UNITED NATIONS (Reuters) — Iranian
President Hassan Rouhani has selected a new ambassador to represent
Tehran at the United Nations, Hamid Abutalebi, a veteran diplomat who
has held key European postings in the past, Iranian sources said.
Abutalebi, who has served as Iran's ambassador to Italy, Belgium
and Australia, was chosen to replace Iran's outgoing ambassador,
Mohammad Khazaee, sources said. Khazaee's departure was previously
A spokesman for Iran's U.N. mission declined to comment.
Abutalebi began working for the Islamic Republic's foreign ministry
in the early 1980s, not long after the 1979 Islamic Revolution.
One Western diplomat at the United Nations said on condition of
anonymity that Abutalebi was connected to circles close to Rouhani
and former President Akbar Hashemi Rafsanjani, both considered to be
pragmatists who have good relations with Supreme Leader Ayatollah
Abutalebi was a diplomat under former President Mahmoud Ahmadinejad,
a hardline conservative who angered the United States and Europe
with his anti-Western and anti-Israeli rhetoric. But Abutalebi is
not considered to be close to Ahmadinejad, the Western diplomat
He added that Abutalebi is not known to have played a role in the
secret nuclear discussions between Washington and Tehran that led to
an interim deal last November between Iran and the United States,
Britain, China, France, Germany and Russia. Under that deal Iran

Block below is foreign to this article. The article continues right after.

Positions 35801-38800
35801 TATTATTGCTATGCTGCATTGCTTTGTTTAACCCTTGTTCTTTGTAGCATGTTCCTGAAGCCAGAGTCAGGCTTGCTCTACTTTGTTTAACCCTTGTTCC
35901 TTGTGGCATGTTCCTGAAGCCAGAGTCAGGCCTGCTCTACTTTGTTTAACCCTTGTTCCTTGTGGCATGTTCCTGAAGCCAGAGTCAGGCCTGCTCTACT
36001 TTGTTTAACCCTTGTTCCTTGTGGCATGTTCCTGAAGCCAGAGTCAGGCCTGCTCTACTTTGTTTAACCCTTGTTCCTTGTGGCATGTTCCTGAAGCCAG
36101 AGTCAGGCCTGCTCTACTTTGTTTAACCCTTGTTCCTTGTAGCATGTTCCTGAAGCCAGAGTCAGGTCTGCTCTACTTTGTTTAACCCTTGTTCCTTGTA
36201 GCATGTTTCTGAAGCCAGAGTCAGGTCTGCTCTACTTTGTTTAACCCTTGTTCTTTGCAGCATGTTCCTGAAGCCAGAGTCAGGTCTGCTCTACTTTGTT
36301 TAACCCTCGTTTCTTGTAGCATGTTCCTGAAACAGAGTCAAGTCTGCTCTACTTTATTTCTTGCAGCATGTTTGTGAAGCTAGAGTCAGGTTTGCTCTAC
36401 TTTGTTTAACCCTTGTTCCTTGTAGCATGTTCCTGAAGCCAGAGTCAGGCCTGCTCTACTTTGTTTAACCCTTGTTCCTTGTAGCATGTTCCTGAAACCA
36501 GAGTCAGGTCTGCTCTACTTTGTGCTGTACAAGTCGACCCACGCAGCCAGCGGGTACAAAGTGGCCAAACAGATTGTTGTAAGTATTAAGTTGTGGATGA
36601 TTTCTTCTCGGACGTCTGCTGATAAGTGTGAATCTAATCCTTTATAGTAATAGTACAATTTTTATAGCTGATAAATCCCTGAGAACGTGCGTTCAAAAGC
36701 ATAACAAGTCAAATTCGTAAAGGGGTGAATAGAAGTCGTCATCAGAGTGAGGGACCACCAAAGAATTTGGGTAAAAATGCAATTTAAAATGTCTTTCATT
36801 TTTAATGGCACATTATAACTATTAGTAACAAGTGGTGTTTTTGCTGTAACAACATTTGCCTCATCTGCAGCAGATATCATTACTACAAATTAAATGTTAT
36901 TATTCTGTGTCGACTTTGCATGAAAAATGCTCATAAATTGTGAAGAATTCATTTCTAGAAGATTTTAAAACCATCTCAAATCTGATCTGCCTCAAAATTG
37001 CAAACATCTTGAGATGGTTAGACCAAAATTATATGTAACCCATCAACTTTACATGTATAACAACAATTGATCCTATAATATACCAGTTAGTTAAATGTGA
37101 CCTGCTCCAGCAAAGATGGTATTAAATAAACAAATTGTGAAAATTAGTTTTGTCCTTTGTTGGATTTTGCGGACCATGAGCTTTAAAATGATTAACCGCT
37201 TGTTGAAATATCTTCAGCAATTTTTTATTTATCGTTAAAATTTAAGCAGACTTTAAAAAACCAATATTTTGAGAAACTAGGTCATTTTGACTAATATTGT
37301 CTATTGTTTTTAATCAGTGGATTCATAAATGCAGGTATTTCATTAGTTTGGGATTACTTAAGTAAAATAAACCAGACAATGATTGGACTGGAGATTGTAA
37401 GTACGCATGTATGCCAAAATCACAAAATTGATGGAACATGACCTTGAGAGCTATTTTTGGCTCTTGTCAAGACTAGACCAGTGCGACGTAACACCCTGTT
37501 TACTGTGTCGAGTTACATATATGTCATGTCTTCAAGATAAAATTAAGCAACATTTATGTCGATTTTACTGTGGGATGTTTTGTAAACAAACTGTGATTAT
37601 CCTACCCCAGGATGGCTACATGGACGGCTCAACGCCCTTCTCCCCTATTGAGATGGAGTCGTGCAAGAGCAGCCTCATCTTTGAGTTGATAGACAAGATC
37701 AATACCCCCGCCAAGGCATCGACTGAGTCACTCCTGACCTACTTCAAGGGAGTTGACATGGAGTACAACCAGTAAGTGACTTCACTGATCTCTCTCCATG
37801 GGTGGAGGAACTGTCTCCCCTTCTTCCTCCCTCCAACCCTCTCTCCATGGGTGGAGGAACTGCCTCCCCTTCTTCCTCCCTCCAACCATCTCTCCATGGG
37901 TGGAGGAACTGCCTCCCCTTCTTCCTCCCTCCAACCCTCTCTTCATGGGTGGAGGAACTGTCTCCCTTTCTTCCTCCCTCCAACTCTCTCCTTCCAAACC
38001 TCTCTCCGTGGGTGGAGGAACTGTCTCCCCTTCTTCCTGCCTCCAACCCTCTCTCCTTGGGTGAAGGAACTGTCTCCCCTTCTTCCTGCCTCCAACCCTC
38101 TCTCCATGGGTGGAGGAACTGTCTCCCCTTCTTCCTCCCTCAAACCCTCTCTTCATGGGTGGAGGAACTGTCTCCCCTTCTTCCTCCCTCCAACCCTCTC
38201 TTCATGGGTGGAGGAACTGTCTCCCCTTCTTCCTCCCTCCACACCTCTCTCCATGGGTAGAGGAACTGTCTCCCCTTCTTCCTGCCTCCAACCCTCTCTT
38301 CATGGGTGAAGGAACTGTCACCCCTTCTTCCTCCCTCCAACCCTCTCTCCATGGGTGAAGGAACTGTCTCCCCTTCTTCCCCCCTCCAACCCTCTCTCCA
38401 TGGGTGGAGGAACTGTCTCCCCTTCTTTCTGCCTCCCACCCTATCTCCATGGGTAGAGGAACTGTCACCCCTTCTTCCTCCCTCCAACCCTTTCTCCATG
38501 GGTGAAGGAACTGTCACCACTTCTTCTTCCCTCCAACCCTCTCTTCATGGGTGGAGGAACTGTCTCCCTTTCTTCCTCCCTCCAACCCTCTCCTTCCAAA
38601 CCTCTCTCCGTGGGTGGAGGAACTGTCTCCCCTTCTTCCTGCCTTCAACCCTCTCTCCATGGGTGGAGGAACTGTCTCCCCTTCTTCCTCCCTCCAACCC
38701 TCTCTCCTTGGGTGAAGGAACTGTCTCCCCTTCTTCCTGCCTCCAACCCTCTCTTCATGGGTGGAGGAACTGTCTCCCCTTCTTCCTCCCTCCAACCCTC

agreed to halt some sensitive nuclear activities in exchange for
limited sanctions relief.
Tehran denies allegations from Western countries and their allies
that it is covertly developing the capability to produce nuclear
weapons under cover of a civilian atomic energy program.
If granted a visa by the United States to work in New York as Iran's
U.N. envoy, Abutalebi will replace Khazaee.
A U.S. State Department spokeswoman did not have an immediate
response when queried on Saturday about Abutalebi as head of Iran's
Khazaee was viewed by Western U.N. delegations as relatively
moderate, Western diplomats said.
Iranian sources, who spoke to Reuters on condition of anonymity,
said Abutalebi was selected months ago to replace Khazaee, an
economist who took up the post in 2007. Abutalebi is hoping to
arrive as early as next month, the sources said.
Iranian diplomats, like the envoys of North Korea and Syria, are
confined to a radius of 25 miles from Columbus Circle in Midtown
Iran's U.N. mission is its only diplomatic operation in the United
States and has played a role as a conduit for unofficial exchanges
of messages between Washington and Tehran on nuclear issues or the
release of U.S. citizens held in Iran, Western diplomats said.
The United States severed diplomatic ties with Iran in 1980 during a
hostage crisis, but it is required to allow U.N. diplomats to come
to New York under its host country agreement with the United
Nations. It does, however, reserve the right to refuse visas to
those seeking to work as diplomats in New York.
(Reporting by Louis Charbonneau; editing by Cynthia Osterman)